Advances in Teaching Technology Showcased at St. John’s Forum
Exploring the new, state-of-the-art technologies used to strengthen teaching and research at St. John’s, more than 100 members of the University community attended the third annual Faculty Technology Forum on the Queens, NY, campus.
The event, held at the D’Angelo Center on Monday, October 23, was sponsored by the Center for Teaching and Learning, the Office of Information Technology, the Office of Online Learning and Services, and University Libraries.
Conrado “Bobby” Gempesaw, Ph.D., President of St. John’s, welcomed administrators and more than 30 faculty members who presented their work in The School of Education, St. John’s College of Liberal Arts and Sciences, the College of Pharmacy and Health Sciences, the College of Professional Studies, and The Peter J. Tobin College of Business.
The professors demonstrated projects involving new technologies, including “Videogames, Makerspaces, and Expansive Meaning Making,” “Ethnography with Instagram,” “Essential Study Abroad Apps,” “Enhancing the Use of Pharmacokinetics in an Inpatient Internal Medicine Service with a Medication Dosing Calculator,” "High-Performance Computing in the Classroom," and "Interactive Textbooks as a Form of Active Learning"
Reflecting one of St. John’s strategic priorities, a variety of technology upgrades have been instituted to enhance the teaching and learning environment at the University. “Over 80 percent of all classrooms have been renovated with cutting-edge technology tools and infrastructure upgrades,” Dr. Gempesaw said in his opening remarks, “and over 100 classrooms now have lecture-capture technology.”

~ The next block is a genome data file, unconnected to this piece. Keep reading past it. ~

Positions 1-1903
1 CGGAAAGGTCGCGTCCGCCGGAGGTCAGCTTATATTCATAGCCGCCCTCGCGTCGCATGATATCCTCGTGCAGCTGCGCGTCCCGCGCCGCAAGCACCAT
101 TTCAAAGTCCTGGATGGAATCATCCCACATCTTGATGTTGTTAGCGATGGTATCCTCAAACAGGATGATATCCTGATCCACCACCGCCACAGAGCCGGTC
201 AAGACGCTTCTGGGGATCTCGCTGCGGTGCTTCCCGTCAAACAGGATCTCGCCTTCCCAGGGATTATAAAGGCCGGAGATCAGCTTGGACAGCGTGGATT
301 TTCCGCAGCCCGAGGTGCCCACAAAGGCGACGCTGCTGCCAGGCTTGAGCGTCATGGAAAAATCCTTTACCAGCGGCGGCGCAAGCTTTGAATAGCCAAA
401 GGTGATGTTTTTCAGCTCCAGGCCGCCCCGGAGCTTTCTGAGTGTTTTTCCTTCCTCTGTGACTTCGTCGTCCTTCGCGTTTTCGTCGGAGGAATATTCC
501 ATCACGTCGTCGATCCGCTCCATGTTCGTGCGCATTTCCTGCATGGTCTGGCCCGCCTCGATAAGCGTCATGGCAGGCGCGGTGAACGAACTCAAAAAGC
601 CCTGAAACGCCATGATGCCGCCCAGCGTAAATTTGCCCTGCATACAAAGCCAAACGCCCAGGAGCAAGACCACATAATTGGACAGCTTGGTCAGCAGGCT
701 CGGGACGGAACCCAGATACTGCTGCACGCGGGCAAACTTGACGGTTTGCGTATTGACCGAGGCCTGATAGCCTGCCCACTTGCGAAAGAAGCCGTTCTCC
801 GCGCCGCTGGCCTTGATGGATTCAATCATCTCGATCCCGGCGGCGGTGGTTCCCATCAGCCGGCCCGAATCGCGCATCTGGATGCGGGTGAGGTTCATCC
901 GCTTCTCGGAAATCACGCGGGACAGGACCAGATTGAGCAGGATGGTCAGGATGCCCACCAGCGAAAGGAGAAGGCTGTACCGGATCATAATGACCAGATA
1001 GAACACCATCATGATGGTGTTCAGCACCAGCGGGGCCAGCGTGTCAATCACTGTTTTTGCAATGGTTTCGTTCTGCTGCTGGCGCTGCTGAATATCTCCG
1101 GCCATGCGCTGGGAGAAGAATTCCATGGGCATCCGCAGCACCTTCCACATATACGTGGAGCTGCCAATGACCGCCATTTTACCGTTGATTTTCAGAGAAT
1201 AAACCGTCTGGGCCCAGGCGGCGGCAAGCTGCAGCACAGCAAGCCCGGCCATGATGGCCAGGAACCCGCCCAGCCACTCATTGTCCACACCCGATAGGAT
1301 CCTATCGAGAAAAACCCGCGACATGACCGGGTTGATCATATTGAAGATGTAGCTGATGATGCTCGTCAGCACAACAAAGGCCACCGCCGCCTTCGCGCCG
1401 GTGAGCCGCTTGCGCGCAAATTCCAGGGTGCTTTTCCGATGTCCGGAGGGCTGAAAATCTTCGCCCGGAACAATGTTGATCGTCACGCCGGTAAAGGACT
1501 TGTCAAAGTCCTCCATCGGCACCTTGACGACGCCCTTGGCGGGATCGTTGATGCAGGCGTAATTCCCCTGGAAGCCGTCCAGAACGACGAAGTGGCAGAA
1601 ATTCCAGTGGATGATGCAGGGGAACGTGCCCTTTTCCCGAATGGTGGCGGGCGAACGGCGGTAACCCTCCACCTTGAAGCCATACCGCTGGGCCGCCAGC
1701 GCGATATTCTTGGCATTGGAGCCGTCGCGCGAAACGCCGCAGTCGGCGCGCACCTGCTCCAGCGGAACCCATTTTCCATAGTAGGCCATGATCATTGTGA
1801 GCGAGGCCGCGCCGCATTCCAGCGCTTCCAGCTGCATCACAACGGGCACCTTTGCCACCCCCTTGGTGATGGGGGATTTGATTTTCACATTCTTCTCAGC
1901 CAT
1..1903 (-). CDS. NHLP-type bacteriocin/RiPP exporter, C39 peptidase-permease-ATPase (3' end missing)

Dr. Gempesaw introduced the forum’s keynote speaker, Mark Serva, Ph.D., Associate Professor in the Alfred Lerner College of Business & Economics at the University of Delaware. Dr. Gempesaw previously served as Dean of Lerner College and Vice Provost for Academic and International Programs.
“I wanted to share with you some history about Mark Serva,” said Dr. Gempesaw. He described the “revolution” in problem-based learning (PBL) that began in the 1990s. “Fast-forward 25 years,” said Dr. Gempesaw, “and Mark is one of the nation’s leaders in the area of problem-based learning.” The student-centered approach allows students to master subjects by seeking solutions to open-ended “problems.”
Dr. Serva delivered a presentation entitled “Active Learning and the Use of Team- and Problem-Based Learning.” He guided attendees through a series of group and individual quizzes and exercises demonstrating how students learn best.
“Within the concept of team-based learning,” said Dr. Serva, “we want students to have the opportunity for collaboration and to share knowledge. The information does not need to come from me, but from everyone.”
This is one of several events held throughout the year that provide faculty with a venue to share their experiences incorporating technology into teaching and research. Two more events are scheduled for the spring semester, on January 10 and May 31.